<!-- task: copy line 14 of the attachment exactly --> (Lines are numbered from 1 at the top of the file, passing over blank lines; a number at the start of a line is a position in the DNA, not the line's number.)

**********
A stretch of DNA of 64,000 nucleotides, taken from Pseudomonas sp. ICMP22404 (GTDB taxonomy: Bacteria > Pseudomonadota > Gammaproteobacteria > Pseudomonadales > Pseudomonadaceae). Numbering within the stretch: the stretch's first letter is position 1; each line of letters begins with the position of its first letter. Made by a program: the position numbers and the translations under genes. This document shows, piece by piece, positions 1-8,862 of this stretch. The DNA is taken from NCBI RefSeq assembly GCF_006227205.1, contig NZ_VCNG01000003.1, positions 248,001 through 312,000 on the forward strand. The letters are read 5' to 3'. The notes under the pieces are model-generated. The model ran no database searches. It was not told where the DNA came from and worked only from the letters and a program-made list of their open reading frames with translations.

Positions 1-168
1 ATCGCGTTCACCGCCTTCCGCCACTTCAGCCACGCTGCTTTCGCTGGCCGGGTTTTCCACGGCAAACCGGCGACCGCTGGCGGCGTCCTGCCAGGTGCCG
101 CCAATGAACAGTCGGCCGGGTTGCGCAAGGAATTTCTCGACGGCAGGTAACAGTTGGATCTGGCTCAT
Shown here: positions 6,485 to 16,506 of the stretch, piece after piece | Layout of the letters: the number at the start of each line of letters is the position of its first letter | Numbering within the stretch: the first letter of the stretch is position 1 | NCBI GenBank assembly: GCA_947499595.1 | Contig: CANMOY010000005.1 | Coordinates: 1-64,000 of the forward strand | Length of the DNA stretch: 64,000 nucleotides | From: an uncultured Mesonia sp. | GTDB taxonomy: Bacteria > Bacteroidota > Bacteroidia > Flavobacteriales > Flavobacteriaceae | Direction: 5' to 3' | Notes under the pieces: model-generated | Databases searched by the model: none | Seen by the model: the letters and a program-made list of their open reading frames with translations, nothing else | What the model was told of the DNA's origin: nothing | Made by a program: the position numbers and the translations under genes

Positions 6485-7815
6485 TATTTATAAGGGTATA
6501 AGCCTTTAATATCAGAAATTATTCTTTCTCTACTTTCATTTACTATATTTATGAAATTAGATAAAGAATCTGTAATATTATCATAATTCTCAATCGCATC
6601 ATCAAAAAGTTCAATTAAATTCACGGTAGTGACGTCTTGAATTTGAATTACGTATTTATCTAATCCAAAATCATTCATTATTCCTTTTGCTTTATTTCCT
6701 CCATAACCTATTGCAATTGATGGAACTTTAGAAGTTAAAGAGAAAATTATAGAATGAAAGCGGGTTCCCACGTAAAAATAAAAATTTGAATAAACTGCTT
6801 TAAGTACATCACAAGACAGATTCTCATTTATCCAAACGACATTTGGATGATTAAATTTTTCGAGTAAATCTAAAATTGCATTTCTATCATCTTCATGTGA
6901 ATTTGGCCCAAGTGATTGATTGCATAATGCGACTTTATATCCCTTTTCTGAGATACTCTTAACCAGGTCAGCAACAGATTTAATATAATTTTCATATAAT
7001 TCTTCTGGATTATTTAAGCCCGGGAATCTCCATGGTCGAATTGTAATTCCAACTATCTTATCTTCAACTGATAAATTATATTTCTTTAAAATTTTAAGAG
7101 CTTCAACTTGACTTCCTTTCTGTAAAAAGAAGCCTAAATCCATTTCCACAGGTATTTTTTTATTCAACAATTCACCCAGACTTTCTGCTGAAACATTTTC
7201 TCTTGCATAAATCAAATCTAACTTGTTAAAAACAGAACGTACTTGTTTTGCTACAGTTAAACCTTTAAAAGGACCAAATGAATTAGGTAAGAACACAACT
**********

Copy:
7101 CTTCAACTTGACTTCCTTTCTGTAAAAAGAAGCCTAAATCCATTTCCACAGGTATTTTTTTATTCAACAATTCACCCAGACTTTCTGCTGAAACATTTTC